Migrant smuggling becomes visible when tragedies occur, such as people drowning or perishing inside trucks, but these events are likely to be just the tip of the iceberg. IOM’s first global report on migrant smuggling provides a review of the emerging evidence base.
The report: “Migrant Smuggling Data and Research: A global review of the emerging evidence base” was launched this week (02/11) in Geneva and is the result of a collaboration between IOM and researchers from a range of backgrounds and academic disciplines. It was funded by the Government of Turkey.
“Reliance on smugglers makes migrants particularly vulnerable to abuse and exploitation. In this ever more pressing situation, States are being severely tested in the fulfilment of their responsibilities to protect migrants’ human rights and manage their borders,” said IOM Director General William Lacy Swing.
“Against this backdrop, the report helps to deepen our understanding of the smuggling phenomenon and provides insights into how responses can be formulated that better protect migrants, while enhancing States’ abilities to manage safe and orderly migration,” he added.
The Permanent Representative of Turkey to the UN in Geneva, Ambassador Mehmet Ferden Çarıkçı said: “Establishing a good evidence base through proper research is absolutely vital to contribute to the development of better and more comprehensive operational responses to effectively address migrant smuggling, while improving the protection of vulnerable migrants.”
The report shows that important research has been undertaken on the transnational crime aspects of migrant smuggling, including on routes, smuggling organization (such as criminal networking and facilitation), smuggler profiles and fees/payment. Likewise, there is an emerging academic literature on migrant smuggling, particularly the economic and social processes involved in smuggling.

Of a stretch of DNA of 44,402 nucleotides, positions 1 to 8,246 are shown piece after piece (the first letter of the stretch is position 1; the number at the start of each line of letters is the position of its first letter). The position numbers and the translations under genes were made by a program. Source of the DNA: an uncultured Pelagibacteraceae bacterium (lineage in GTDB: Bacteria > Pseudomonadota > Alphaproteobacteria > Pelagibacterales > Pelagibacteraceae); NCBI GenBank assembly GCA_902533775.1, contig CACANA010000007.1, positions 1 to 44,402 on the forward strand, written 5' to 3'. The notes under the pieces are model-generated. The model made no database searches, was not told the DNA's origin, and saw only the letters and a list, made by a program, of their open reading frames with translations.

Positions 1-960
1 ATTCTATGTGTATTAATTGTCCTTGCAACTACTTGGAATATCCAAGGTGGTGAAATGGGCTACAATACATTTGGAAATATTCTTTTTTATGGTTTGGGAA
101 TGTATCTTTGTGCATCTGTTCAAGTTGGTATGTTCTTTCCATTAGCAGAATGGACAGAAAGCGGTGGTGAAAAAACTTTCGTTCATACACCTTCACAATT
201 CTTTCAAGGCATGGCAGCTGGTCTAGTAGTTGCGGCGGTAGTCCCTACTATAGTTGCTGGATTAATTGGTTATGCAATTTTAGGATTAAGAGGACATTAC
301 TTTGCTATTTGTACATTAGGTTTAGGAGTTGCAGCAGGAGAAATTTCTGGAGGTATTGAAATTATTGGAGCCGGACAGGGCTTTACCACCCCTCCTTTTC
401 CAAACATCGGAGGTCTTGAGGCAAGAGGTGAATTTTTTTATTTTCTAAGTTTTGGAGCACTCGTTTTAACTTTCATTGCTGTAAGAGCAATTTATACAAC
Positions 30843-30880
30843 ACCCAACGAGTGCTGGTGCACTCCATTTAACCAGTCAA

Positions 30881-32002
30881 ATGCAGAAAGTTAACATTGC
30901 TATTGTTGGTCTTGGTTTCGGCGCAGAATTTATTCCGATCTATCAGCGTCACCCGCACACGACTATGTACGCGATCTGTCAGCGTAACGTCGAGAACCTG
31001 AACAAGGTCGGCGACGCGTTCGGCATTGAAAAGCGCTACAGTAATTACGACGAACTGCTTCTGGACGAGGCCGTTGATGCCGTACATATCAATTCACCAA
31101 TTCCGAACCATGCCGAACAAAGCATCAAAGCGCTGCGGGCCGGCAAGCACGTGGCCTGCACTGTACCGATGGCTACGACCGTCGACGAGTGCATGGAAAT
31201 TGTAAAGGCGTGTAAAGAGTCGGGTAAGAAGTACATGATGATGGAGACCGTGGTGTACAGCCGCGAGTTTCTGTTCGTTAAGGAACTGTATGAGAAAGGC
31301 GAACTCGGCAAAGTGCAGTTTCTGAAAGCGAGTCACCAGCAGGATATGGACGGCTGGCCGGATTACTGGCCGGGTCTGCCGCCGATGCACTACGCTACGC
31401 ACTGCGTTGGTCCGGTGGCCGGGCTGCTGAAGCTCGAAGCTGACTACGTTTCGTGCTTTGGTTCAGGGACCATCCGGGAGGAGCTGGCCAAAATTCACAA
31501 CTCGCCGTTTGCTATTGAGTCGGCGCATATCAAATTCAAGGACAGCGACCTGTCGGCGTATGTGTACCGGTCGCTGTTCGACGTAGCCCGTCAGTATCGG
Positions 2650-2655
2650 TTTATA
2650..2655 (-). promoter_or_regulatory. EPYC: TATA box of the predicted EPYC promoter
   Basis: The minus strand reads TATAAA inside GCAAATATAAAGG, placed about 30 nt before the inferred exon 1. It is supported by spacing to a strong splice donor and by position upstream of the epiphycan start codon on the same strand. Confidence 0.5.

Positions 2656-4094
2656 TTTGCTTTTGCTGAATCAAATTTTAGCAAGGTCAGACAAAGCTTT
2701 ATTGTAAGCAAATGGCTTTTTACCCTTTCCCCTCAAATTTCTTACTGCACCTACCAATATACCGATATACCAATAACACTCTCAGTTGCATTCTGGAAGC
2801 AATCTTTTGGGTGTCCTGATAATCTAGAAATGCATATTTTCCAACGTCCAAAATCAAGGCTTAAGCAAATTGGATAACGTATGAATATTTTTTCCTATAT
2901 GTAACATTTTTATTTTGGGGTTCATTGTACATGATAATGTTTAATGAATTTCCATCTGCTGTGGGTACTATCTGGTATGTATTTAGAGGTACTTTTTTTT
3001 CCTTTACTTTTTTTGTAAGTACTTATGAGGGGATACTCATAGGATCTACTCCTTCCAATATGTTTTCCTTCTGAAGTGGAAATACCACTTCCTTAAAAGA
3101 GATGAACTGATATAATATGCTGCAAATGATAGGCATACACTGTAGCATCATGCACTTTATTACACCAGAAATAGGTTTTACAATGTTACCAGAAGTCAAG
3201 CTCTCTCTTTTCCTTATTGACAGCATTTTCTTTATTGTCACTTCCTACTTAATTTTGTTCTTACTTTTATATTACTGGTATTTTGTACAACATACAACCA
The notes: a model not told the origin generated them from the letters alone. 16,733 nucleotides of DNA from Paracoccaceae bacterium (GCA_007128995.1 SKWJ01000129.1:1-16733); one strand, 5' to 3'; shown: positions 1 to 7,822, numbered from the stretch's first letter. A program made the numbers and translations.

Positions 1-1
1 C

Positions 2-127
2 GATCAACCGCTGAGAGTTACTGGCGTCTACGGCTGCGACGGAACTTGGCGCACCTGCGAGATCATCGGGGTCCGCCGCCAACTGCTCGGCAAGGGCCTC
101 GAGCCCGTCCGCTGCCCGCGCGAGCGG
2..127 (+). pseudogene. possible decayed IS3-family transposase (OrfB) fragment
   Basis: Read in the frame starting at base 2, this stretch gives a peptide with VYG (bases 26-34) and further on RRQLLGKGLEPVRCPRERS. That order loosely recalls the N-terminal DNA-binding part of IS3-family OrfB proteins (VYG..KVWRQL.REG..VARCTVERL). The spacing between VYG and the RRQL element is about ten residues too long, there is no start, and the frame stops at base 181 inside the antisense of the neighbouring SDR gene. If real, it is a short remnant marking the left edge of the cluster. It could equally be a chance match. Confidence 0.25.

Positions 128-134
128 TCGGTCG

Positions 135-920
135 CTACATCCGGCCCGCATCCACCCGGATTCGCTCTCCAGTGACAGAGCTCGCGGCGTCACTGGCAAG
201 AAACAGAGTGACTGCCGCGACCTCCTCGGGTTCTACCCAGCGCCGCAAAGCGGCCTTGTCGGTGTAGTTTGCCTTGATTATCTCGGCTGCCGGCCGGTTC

However, sizeable gaps in research and data remain, particularly in relation to migration patterns and processes linked to migrant smuggling, including its impact on migrants (particularly vulnerability, abuse and exploitation), as well as its impact on irregular migration flows (such as increasing scale, diversity and changes in geography).
Addressing these systemic and regional gaps in data and research would help deepen understanding of the smuggling phenomenon, and provide further insights into how responses can be formulated that better protect migrants, while enhancing States’ ability to manage orderly migration.
The report is available at: https://publications.iom.int/books/migrant-smuggling-data-and-research-g…
IOM’s involvement in counter migrant smuggling is based on a comprehensive four pillar approach: providing protection and assistance to smuggled migrants; addressing the causes of migrant smuggling; enhancing States’ capacity to disrupt the activities of migrant smugglers; and promoting research and data collection on migrant smuggling.